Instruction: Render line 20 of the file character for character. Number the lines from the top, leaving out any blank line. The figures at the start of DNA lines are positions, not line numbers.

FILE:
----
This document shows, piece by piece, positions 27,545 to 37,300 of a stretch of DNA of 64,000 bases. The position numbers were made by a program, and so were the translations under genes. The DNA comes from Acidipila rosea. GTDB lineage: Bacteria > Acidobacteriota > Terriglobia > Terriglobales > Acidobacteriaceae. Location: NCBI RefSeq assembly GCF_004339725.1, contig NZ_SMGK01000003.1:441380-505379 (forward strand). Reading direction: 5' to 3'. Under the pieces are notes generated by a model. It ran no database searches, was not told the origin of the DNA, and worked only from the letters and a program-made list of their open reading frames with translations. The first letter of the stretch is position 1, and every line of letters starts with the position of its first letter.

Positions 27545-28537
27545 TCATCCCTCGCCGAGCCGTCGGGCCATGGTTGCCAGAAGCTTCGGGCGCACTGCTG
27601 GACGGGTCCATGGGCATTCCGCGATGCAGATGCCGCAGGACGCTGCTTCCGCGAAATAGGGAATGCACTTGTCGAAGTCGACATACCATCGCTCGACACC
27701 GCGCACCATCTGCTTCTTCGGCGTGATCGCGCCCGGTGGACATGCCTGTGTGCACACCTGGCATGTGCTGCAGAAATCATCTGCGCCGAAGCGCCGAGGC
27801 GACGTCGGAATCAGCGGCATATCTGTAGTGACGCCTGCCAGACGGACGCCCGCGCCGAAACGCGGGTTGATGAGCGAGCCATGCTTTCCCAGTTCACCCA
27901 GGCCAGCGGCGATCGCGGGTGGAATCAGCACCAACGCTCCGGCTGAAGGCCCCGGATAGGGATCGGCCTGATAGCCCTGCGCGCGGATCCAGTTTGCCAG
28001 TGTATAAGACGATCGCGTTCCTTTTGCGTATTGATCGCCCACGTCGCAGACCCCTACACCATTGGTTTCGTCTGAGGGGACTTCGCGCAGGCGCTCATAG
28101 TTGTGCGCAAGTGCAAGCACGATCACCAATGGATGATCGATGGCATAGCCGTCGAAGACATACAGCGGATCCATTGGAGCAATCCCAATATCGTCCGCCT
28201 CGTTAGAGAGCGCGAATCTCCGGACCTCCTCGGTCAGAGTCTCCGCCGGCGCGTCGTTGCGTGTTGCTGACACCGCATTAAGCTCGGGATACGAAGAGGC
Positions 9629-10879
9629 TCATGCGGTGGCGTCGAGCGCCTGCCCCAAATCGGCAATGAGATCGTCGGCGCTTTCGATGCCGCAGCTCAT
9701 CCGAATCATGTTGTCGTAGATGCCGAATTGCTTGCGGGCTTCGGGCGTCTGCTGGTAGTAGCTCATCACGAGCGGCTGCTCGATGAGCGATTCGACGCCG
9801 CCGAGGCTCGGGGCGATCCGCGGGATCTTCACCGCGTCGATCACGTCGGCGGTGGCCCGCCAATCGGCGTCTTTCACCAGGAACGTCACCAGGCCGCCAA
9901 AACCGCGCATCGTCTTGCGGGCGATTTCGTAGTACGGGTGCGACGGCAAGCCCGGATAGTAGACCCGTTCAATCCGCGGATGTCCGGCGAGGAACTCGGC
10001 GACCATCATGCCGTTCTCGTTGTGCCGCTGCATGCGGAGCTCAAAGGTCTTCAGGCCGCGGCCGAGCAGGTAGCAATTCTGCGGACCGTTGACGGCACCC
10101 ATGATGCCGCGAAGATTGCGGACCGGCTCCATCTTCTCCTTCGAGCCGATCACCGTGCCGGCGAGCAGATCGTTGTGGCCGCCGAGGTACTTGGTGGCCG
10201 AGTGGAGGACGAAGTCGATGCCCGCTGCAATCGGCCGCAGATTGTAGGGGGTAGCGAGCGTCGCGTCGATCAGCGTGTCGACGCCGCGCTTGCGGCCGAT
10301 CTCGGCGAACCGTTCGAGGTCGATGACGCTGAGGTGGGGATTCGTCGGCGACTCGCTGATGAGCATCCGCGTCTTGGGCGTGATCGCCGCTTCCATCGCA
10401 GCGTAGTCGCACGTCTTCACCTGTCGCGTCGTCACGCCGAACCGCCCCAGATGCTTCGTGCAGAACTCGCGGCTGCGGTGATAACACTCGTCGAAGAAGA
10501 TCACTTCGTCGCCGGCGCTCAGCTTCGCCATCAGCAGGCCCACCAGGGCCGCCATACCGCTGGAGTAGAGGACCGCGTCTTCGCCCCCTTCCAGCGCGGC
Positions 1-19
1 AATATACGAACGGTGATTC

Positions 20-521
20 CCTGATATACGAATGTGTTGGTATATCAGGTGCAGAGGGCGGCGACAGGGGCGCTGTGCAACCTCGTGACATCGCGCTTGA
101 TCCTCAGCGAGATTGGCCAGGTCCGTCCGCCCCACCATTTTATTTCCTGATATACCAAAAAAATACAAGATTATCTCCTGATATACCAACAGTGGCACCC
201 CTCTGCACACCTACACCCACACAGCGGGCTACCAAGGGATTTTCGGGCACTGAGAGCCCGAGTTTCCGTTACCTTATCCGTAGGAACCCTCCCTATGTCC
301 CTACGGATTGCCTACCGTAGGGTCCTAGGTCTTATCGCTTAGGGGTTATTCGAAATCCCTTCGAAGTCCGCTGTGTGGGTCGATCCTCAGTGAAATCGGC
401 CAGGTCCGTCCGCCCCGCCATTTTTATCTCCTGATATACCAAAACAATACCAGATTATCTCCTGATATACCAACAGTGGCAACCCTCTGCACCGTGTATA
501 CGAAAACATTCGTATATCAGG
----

10401 GCGTAGTCGCACGTCTTCACCTGTCGCGTCGTCACGCCGAACCGCCCCAGATGCTTCGTGCAGAACTCGCGGCTGCGGTGATAACACTCGTCGAAGAAGA